Guest post by Codie Surratt, LPC, MA
Generalized Anxiety Disorder (GAD) is defined by the American Psychiatric Association’s Diagnostic and Statistical Manual as a disorder of excessive fear, worry, or anxiety presenting most days and recurring for at least six months. Fears can range from personal health and well-being to social phobias, family turmoil, and so on, and so on. After reading that you might be thinking, “Oh my, I have GAD!” So, how do you know when it’s generalized anxiety disorder in teens?
Let’s be clear – anxiety, fear, and stress are all natural parts of being human. They come with the territory of being alive and indicate you care about important things. So when does fear become a problem? When fear begins to predominate your life, when fears lead to an overwhelming sense of dread, or when these fears begin to affect the natural rhythm of your day to day functioning. Then, it’s Houston, we have a problem.
Teenagers in Today’s Modern World
Teenagers are defined by the DSM as… LOL! Just kidding. They’re not a disorder, right? But raising a teenager might have you thinking that way.
As a therapist who works with teens on a regular basis, I can tell you this – teenagers are routinely dealing with much more today than adolescents in any of our memories. If you are raising or working with teens today, you did not experience your developmental years saturated with mobile technology and social media. The speed and reach of technology has only continued to increase since the advent of the mobile phone. And this very well may be why you’re worried that your teenager is suffering from an anxiety disorder.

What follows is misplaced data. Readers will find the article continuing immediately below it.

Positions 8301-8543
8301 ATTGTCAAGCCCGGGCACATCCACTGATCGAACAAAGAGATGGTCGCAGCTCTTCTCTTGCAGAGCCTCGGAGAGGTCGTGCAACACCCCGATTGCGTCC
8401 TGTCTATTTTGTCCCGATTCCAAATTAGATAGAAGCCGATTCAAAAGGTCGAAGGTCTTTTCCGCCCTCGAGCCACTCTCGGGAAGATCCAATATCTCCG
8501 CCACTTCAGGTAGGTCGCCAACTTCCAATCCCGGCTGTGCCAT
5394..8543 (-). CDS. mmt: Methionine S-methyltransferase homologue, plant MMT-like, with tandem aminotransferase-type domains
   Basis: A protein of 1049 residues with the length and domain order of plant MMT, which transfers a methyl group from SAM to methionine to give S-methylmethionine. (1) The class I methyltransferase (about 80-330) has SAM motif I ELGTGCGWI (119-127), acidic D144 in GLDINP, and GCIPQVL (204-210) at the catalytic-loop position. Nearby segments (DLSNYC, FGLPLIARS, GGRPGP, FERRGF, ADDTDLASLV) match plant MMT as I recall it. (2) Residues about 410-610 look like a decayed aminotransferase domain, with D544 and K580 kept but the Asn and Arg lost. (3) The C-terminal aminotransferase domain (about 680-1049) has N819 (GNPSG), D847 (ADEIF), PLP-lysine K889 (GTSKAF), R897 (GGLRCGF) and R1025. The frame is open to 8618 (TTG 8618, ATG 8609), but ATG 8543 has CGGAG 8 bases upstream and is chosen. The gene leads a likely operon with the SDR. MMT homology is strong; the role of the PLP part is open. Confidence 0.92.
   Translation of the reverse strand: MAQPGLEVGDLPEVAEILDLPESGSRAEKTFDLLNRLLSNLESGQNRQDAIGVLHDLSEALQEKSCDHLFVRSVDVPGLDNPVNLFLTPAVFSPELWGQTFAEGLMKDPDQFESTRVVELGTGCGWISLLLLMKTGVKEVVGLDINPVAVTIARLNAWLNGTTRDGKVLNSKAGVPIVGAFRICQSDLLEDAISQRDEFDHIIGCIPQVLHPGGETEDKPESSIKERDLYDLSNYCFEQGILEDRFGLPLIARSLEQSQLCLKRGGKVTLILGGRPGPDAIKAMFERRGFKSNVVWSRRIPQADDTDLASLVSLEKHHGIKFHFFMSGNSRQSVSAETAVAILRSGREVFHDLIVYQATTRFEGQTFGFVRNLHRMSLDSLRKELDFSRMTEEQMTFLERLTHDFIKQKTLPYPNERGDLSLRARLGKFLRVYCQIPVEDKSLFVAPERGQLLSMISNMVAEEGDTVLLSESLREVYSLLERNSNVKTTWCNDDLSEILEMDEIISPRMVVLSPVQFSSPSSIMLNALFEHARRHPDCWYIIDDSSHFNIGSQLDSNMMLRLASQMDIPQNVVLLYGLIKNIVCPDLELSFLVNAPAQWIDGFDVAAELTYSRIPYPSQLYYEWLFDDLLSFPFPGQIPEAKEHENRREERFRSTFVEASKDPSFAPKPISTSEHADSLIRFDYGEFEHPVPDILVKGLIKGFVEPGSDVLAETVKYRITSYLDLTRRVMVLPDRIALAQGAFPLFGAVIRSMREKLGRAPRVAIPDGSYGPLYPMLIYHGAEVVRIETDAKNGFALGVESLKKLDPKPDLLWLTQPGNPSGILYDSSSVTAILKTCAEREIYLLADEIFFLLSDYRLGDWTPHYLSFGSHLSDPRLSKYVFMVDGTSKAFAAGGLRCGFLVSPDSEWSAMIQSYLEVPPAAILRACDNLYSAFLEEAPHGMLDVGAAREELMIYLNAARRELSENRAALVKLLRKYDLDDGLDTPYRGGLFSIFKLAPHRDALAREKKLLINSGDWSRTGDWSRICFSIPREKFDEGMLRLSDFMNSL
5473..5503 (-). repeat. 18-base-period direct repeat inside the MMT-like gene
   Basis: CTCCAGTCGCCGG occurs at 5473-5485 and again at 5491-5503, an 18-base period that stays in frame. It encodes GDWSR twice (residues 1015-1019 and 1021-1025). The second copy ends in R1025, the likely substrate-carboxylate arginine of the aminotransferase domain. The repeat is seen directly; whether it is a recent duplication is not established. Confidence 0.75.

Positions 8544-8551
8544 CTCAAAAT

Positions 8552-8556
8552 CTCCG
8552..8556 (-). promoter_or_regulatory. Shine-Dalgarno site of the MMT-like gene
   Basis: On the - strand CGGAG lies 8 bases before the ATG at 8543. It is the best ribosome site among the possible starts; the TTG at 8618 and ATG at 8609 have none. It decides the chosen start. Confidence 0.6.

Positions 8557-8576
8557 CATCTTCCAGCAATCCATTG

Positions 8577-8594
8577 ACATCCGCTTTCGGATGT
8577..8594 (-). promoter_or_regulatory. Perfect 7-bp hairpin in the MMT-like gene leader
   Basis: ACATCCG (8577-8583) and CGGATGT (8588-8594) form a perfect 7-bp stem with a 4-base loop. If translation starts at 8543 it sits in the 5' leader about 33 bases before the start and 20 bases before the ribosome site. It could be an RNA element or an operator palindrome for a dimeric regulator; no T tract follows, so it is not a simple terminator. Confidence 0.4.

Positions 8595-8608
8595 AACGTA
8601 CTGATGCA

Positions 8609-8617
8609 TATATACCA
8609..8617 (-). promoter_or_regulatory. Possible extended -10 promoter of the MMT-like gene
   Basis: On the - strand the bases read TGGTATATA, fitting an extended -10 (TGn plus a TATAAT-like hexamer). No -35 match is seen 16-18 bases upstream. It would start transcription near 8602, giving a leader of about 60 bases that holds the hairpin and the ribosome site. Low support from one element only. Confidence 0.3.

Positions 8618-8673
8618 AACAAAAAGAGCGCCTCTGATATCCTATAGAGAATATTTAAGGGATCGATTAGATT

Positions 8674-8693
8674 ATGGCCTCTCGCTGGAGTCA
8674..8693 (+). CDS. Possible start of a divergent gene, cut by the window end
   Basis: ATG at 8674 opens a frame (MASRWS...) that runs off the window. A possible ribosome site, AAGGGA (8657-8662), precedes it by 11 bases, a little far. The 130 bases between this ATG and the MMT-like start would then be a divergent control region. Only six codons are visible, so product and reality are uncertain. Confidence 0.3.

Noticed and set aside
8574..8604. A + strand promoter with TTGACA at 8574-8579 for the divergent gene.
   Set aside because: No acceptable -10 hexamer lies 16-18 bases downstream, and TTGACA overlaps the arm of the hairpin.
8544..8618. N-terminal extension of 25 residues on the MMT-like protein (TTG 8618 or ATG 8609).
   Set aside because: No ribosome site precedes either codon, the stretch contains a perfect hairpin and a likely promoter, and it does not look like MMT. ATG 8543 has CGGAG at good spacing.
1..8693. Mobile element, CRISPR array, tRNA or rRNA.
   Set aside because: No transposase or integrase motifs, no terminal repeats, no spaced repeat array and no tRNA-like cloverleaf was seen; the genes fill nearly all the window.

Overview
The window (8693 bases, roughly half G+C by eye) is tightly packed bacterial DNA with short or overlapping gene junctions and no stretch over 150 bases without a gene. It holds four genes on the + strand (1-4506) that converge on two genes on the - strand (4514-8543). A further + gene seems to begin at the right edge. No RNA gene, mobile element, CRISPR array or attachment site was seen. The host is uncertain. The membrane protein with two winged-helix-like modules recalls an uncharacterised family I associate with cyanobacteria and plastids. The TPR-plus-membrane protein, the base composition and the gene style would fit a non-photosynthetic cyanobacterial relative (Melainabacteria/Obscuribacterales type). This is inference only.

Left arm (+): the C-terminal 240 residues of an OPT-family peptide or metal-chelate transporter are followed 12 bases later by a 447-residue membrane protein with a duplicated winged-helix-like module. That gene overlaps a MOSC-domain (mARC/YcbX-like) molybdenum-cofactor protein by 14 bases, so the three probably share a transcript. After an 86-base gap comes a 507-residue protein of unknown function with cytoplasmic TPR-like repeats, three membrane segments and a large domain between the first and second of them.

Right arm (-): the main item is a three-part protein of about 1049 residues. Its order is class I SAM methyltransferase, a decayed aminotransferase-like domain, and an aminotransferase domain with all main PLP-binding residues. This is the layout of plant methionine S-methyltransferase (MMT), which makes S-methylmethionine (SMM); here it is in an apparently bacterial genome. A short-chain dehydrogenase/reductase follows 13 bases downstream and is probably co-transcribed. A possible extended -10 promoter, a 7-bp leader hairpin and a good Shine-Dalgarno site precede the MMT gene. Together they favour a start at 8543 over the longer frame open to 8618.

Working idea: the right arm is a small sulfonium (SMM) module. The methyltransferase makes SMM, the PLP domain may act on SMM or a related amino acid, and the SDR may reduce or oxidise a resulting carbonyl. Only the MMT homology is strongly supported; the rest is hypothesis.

Simply put, teenagers are overwhelmed. They live in an ever faster, continuously stimulated environment that is a recipe for an anxiety disorder. They are connected to technology constantly, so they lack emotional and social skills for genuine connection. In a study done recently by Tamyra Pierce titled Computers in Human Behavior, teens reported being uncomfortable with face to face connection, preferring text messaging, chat rooms, and social media connectivity instead.
You probably are not shocked by this. Many teens have been swiping screens and mesmerized by the pull of the blue back light since before puberty. It’s what they know. However, the brain thrives on social connection, particularly in childhood when mirror neurons are forming to help understand empathy and fully develop social and cognitive functioning. Without this foundation, self-agency, emotional regulation, and social and executive functioning suffer.
The “Damage” Isn’t Permanent